NH, get used to a world of more heightened security
CONCORD - State police have increased their presence in and around the State House and nearby government buildings as a precautionary measure in response to the bombings in Boston and a threatening phone call received over the weekend.
"On Saturday, someone called in a threat to the State House that we received, along with Concord police," said Maj. Russell Conte of the New Hampshire State Police. "So we responded with an increased presence there, but thankfully nothing happened. Right now we are not connecting it with anything that happened in Boston yesterday (Monday)."
After a weekend of heightened security, state police were about to return to standard protocol at the State House on Monday when news of the Boston explosions broke. "After the bombings, we increased our presence again," Conte said.
A state police explosive ordnance unit conducted screenings at the State House and surrounding buildings on Monday, but turned up nothing of concern.
"This morning (Tuesday) we still had a few more people than usual just to make sure business got under way, keeping an eye on the grounds, making sure there was nothing suspicious."
Conte said visitors to the State House and government buildings may notice an increased police presence, but are not likely to be subject to searches of purses or backpacks. "We're not putting any emphasis on checking packages or anything like that right now," he said.
Gov. Maggie Hassan's spokesman, Marc Goldberg, said the governor is urging vigilance among New Hampshire residents. "As a precaution, New Hampshire's State Police have increased their presence at the State House and adjacent buildings, and our public safety officials are in touch with local communities to ensure open communication and to encourage vigilance and awareness," he said. "The governor continues to encourage all Granite Staters to say something if they see something suspicious and let their local law enforcement officials know as soon as possible."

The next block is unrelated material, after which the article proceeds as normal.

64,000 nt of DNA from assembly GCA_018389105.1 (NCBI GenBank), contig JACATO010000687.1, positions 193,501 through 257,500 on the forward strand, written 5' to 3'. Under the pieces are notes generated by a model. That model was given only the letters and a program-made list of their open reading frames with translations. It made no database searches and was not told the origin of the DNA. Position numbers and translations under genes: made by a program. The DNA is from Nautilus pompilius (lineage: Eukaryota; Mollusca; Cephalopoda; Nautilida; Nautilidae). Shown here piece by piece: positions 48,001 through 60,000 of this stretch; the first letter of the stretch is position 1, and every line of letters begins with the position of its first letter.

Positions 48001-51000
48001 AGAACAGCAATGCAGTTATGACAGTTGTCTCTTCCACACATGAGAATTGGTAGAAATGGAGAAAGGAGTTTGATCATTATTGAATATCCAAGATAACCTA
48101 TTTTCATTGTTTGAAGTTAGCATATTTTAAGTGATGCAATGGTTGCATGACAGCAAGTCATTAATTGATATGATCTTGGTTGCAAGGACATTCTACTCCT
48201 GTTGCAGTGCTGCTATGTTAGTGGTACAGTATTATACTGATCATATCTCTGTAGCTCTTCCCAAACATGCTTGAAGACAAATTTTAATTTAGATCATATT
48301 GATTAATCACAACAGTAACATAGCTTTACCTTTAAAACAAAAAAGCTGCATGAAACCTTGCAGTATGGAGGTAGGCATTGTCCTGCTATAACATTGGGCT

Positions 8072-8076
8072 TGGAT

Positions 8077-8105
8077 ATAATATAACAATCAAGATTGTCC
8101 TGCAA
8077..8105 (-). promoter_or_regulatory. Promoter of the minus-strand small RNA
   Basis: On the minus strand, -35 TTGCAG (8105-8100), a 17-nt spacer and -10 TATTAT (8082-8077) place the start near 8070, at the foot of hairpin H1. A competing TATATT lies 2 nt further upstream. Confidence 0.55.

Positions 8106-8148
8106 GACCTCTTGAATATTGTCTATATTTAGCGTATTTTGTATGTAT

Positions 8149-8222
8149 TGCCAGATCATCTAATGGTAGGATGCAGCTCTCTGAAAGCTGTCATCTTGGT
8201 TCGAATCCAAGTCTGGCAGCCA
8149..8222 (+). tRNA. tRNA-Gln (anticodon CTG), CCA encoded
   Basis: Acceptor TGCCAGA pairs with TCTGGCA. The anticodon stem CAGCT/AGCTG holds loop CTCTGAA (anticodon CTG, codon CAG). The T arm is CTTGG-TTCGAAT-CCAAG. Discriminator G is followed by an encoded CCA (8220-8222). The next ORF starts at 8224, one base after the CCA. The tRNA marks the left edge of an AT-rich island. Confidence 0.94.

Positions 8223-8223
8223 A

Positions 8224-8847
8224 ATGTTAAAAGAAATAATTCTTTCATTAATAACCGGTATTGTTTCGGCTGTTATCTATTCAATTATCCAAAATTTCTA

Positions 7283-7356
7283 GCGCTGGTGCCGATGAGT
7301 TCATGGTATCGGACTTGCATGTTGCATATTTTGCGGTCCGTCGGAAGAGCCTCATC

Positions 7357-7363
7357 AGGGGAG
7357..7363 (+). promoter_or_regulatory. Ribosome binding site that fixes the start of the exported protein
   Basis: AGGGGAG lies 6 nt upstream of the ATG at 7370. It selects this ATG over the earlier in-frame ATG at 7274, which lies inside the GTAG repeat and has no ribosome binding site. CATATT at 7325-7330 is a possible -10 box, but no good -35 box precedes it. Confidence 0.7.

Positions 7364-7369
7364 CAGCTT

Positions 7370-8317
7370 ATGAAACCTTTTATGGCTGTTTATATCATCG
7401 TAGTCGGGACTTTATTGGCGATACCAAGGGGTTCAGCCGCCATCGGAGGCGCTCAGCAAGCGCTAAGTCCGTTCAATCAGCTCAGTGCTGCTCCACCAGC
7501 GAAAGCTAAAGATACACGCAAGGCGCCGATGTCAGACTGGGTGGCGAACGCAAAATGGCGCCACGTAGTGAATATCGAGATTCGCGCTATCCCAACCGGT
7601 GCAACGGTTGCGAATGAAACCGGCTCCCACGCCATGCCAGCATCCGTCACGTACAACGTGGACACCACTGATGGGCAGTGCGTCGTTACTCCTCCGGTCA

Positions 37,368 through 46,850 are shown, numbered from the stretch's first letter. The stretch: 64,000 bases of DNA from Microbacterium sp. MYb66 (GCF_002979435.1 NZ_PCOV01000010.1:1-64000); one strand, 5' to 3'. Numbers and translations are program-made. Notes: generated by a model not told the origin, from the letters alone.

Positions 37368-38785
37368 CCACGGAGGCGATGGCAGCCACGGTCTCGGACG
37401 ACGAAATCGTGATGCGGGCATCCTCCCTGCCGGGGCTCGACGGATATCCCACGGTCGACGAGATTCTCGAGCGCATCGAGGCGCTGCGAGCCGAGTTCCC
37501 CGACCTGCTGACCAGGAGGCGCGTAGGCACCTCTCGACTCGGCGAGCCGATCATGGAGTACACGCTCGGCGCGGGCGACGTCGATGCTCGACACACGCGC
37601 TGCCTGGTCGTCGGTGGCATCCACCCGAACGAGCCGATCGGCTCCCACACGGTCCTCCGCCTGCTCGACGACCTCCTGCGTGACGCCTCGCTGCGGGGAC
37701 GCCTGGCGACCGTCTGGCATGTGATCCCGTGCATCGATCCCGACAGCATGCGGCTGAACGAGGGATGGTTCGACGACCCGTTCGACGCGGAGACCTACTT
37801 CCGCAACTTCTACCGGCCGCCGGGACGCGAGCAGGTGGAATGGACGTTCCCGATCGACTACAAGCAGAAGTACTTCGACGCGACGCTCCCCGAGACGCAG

Conte said many of the same rules that people have become accustomed to in airports should now apply on the street. Suspicious packages or abandoned automobiles should be reported immediately, he said.
Brian O'Neill, deputy director at the Manchester-Boston Regional Airport, said he could not discuss any of the details regarding security.
"But I can tell you that the airport remains at the highest level of security, and all employees are ever-vigilant to report anything that looks suspicious."
A suspicious looking package triggered an evacuation at a portion of LaGuardia Airport in New York for less than a half-hour on Tuesday, while at Logan International in Boston, a U.S. Airways flight was remotely parked at the airfield while a bag on board was examined in "an abundance of caution," according to a Massport statement.
Security at events attracting large crowds is likely to be heightened, at least in the near future, according to Conte. "I would think, based on events in Boston, that police are going to be taking a close look at security for any large event in New Hampshire or anywhere in New England. Security is usually very tight at these events to begin with, but there is no doubt that it will be heightened. We'll take each one as it comes, but people can expect we will be very vigilant, looking at the crowds and planning for any situation where there are going to be people in large numbers."
Lt. Maureen Tessier, head of the community policing division in Manchester, also declined to provide specific details on increased security, not wanting to tip off would-be perpetrators.
"Like every other law enforcement agency in the country right now, we are sensitive to what's happened in Boston, and will take the necessary steps to ensure the safety of our community," she said. "Lines of communication between local, state and federal law enforcement are open; information is being shared; and we would make appropriate adjustments if information we received dictated that."